Catherine Mooney teaches  church history and the history of Christian spirituality at Boston College’s  School of Theology and Ministry.   She has a Master’s in Theological Studies  (M.T.S.) from Harvard Divinity School, and an M.A., M.Phil., and Ph.D. in  medieval history from Yale University.   She has taught at Virginia Commonwealth University in Richmond, VA,  the University of the Witwatersrand in Johannesburg, South Africa, and Weston  Jesuit School of Theology in Cambridge, MA.   She is an international lecturer at both scholarly and religious venues.    She has served on boards for the  Society for Medieval Feminist Studies, Monastic Matrix, and the Franciscan Friars,  and has received research awards from the National Endowment for the  Humanities, Harvard Divinity School, and the Franciscan Institute of St.  Bonaventure University, NY.

Besides her scholarly work, Mooney  has engaged in a variety of human rights activities.  While living in rural Argentina during its  military dictatorship and “Dirty War” during which thousands of Argentines  were “disappeared” in the late 1970’s and early 1980’s, she advocated for an  exploited indigenous group and continues involved in their struggle  today.  For twenty-seven years she has  been a board member on the Ignacio  Martin-Baro Fund for Mental Health and Human Rights, a fund named for one of the Jesuits assassinated in El  Salvador in 1989.  The Fund has distributed  well over a million dollars to grassroots-led groups around the world working  to counter the psychological harm that institutionalized violence inflicts on  vulnerable communities.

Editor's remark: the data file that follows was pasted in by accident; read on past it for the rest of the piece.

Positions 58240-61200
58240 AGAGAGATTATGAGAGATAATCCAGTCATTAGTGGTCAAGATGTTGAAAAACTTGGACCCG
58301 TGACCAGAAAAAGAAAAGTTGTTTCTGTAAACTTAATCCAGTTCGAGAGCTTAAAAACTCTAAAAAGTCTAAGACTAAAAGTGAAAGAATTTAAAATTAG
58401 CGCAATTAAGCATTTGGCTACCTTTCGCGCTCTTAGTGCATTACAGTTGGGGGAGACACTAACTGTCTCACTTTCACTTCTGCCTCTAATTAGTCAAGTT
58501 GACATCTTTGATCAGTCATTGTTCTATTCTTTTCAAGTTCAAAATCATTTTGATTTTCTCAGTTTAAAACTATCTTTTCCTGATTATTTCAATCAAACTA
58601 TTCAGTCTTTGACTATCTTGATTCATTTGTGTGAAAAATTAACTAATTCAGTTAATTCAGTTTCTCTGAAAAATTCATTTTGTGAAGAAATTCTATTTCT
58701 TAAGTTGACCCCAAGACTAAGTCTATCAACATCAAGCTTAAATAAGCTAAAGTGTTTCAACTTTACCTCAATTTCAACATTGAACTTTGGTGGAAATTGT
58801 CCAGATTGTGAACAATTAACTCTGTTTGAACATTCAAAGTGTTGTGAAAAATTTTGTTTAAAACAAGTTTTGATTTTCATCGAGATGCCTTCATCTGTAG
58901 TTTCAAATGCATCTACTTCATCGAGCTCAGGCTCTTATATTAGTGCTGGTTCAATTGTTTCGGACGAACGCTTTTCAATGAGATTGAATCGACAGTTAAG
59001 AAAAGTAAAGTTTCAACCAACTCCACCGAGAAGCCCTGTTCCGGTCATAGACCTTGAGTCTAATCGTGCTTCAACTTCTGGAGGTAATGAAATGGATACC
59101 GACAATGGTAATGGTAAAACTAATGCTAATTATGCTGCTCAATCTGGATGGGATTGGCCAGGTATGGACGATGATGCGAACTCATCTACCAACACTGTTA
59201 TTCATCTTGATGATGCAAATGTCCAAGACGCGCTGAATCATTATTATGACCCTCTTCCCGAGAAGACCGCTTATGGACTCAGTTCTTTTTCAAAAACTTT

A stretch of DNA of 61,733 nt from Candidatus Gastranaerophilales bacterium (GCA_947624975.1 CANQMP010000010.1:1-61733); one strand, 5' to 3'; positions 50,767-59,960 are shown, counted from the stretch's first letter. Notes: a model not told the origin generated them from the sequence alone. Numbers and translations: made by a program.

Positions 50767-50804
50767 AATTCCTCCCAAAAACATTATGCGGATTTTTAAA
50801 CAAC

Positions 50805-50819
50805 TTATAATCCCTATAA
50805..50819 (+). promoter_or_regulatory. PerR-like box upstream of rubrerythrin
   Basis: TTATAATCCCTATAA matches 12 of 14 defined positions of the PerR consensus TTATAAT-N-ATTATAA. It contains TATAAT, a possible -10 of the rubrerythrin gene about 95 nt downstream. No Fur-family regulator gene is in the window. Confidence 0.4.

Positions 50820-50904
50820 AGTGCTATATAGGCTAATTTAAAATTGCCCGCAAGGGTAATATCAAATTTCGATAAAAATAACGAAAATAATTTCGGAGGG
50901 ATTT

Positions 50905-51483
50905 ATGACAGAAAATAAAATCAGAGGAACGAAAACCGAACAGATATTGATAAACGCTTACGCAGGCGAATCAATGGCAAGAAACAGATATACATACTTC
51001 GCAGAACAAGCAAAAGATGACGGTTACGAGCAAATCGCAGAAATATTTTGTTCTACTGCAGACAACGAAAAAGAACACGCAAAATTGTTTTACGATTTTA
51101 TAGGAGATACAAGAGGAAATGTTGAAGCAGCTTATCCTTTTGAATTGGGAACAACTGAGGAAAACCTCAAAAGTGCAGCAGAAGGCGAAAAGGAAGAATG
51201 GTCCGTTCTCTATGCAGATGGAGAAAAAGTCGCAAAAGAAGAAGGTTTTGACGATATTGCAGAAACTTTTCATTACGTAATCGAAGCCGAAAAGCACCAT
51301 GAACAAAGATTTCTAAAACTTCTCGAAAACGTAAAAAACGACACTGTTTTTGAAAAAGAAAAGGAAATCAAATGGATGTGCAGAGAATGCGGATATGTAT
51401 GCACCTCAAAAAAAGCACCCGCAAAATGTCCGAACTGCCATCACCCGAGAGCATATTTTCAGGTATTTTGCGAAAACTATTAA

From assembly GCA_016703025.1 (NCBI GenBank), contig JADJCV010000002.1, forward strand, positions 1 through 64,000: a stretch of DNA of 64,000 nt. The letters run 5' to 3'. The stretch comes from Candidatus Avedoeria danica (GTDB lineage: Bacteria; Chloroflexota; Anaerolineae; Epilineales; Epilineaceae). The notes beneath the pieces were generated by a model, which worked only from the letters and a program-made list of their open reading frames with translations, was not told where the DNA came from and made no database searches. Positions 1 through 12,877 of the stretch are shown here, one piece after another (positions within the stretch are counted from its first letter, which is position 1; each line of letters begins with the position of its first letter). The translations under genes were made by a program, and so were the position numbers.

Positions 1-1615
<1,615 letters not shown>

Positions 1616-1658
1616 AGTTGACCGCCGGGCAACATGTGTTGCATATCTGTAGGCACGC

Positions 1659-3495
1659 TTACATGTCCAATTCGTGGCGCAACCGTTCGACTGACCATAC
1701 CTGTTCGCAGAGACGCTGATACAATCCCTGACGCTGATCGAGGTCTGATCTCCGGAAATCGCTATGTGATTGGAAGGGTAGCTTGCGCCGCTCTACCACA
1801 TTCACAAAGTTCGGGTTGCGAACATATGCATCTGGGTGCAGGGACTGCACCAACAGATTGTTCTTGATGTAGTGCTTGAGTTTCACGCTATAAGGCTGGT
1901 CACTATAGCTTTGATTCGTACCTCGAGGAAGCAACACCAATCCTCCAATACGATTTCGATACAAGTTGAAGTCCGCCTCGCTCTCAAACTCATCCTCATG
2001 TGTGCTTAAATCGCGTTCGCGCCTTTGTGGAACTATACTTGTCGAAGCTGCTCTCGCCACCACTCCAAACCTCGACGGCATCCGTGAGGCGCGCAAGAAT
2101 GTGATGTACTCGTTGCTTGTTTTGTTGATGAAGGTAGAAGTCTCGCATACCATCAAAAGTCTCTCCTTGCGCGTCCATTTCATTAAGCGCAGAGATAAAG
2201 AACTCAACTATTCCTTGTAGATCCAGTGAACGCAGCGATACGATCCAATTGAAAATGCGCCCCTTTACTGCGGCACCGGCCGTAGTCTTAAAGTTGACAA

Mooney’s publications include  Gendered Voices: Medieval  Saints and Their Interpreters (1999), a book  in which she and other scholars discuss the ways in which the portrayals of  medieval holy women were variously embellished, recast, or distorted by later  writers.  Her book Philippine Duchesne: A Woman  with the Poor (1990; 2007) chronicles the  life of a woman, canonized in 1988, who did pioneering work in education and  justice on the American frontier.  Now translated  into Japanese, Korean, and Bahasa Indonesia, the book will soon appear in  Spanish.  Mooney’s most recent book, Clare of Assisi and the  Thirteenth-Century Church: Religious Women, Rules, and Resistance (2016), explores how Clare and her allies variously  negotiated and resisted a papal program bent on regimenting, enriching, and  enclosing religious women.  Mooney is  currently writing a book about how the historical Clare of Assisi’s image was  refashioned after her death to suit the differing agendas of popes,  Franciscans, and others.  Mooney has also  published many essays about saints, spirituality, and social justice efforts. 



August 27, 2017

Twenty-first Sunday in Ordinary Time

How, like Jesus, can we – even at great risk to ourselves -- stand up to today’s kings and Pharisees ready to oppress others? And how, like Jesus, can we let love and life-giving service be the hallmarks of our own exercise of authority?

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